## Working with Signed Non-Decimal and Bitwise Values [Ron Petrusha]

Recently, a number of questions have surfaced about the accuracy of the .NET Framework when working with the binary representation of numbers. (For example, see https://connect.microsoft.com/VisualStudio/feedback/ViewFeedback.aspx?FeedbackID=295117.) The issue surfaces most clearly when we convert the hexadecimal or octal string representation of a numeric value that should be out of range of its target data type…

## Decimal Negative Zero Representation [Lakshan Fernando]

One of our customers wondered recently if we represent negative zero in Decimal. At first glance, it doesn’t look to be the case as seen below;    Decimal zero = Decimal.Zero;   Decimal negativeZero_1 = new Decimal(0, 0, 0, true, 0);   Decimal negativeZero_2 = -0.0m;    Decimal negativeZero_3 = Decimal.Negate(Decimal.Zero);   Console.WriteLine(“Negative Zero: {0}, {1}, {2} Positive Zero: {3}”, negativeZero_1, negativeZero_2, negativeZero_3,…

## Arbitrary length Integer/Arbitrary precision Double Classes [Ari Weinstein]

Another set of functionality we may want to add in Orcas are classes which can be an integer of arbitrary length, and a double of arbitrary precision (which could essentially be the arbitrary length integer with a decimal offset).  Aside from this type itself, we are interested in what related functionality you would be looking…

## Why does Double.Parse(Double.MaxValue.ToString()) not work? [Anthony Moore]

System.Double and System.Single are have inexact precision of decimal digits because internally they are a floating point binary number. As such, beyond a certain number of significant digits, their decimal representation becomes approximate. The standard Double.ToString() and Single.ToString() thus are not guaranteed to round-trip back to the same value if you call Parse or TryParse….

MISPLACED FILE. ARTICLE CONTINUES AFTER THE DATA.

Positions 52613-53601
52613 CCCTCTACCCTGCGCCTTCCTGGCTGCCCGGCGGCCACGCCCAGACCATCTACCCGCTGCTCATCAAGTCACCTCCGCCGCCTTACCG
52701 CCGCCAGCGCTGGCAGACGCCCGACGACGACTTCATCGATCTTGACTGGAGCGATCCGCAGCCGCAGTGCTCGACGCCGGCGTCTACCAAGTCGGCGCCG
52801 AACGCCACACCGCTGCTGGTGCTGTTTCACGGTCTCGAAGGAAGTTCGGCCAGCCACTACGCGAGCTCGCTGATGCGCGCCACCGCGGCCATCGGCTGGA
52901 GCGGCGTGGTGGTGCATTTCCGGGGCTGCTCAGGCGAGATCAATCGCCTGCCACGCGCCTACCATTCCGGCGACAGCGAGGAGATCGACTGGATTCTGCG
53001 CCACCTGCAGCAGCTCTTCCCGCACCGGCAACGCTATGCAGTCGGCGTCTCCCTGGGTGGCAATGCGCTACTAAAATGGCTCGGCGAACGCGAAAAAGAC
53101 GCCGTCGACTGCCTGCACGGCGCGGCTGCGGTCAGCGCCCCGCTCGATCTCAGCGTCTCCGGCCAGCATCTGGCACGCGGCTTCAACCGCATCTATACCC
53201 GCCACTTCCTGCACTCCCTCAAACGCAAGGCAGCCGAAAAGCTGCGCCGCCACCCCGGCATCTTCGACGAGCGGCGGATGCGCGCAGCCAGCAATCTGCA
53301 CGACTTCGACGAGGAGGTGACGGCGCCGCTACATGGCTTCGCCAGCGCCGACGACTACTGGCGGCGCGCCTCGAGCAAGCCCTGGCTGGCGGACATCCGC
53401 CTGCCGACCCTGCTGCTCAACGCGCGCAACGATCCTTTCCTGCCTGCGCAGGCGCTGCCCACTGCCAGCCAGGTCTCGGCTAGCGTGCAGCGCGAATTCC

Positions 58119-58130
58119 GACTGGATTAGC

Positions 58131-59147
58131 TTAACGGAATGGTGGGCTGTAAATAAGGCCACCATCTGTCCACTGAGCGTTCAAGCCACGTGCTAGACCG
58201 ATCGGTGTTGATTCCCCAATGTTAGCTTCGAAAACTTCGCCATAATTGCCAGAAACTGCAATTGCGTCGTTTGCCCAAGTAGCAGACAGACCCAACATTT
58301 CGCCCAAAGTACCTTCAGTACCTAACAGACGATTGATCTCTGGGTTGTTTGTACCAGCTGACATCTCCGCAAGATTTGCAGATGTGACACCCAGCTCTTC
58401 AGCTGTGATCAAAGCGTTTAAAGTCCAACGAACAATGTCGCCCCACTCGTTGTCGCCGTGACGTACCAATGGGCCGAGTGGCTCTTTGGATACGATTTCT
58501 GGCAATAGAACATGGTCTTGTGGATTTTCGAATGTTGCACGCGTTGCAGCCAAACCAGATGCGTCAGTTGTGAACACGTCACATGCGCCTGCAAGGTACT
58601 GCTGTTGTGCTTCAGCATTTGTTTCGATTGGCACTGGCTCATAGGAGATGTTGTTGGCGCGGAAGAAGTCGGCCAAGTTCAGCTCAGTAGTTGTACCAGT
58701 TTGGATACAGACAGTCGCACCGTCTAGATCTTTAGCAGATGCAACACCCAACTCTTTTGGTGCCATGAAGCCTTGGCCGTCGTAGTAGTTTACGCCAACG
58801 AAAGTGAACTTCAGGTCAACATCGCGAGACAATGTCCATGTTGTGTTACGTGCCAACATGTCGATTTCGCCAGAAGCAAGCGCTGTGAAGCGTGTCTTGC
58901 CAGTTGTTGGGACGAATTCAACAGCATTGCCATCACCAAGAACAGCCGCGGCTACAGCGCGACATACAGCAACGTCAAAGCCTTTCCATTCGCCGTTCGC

## How Did System.Decimal Change from V1.0 to V1.1? [Anthony Moore]

There were very few noticeable changes between the V1.0 and the V1.1 release. One change that people sometimes notice is that Decimal looks different across the two versions. The changes are largely cosmetic, although in some rare cases applications have been affected.   Decimal was revised to comply with a late update to the CLI,…

## New Format on the Block [Anthony Moore]

One thing that has not changed much in Whidbey is the set of format strings used by base data types for parsing and formatting. However, there is one new format element supported by the DateTime class that can be very useful if you use the ParseExact method to parse XML.   There is a new…

## How to Work Around Problems Serializing DateTime in XML [Anthony Moore]

I wrote a while ago about problems with the way DateTime worked with features like DataSet, XML Serialization (WebServices) and XmlConvert. Basically, DateTime is always treated as a local time by these XML-based systems, which means that you get incorrect results if you use UTC or whole dates with them. What makes this worse is…

## DateTime Parsing and Formatting with Time Zones [Anthony Moore]

Here is a new DateTim FAQ entry. What is the relationship between DateTime parsing and formatting and the time zone? Before reading below, see this entry for a more practical description of how to using formatting and parsing for the purposes of storing dates and times, which is where you are most likely to have…

## A short note about Buffer.BlockCopy [Gang Peng]

Buffer.BlockCopy has following signature: public static void BlockCopy(Array src,  int srcOffset,  Array dst,  int dstOffset,  int count);   It copies count bytes from src, beginning at srcOffset, to dst, beginning at dstOffset. srcOffset is the byte offset into src and dstOffset is the byte offset into dst.   Buffer.BlockCopy only supports array of primitive types…

## Dead C Hacks: Reallocating or Changing an object’s type in place in .NET? [Brian Grunkemeyer]

I was recently asked if there was a way to reallocate an object on top of another one, or to change the type of an object at runtime. This must have been a somewhat common practice in native C or C++ programs, perhaps something that C++’s placement new facilitated. I’m not a big fan of the…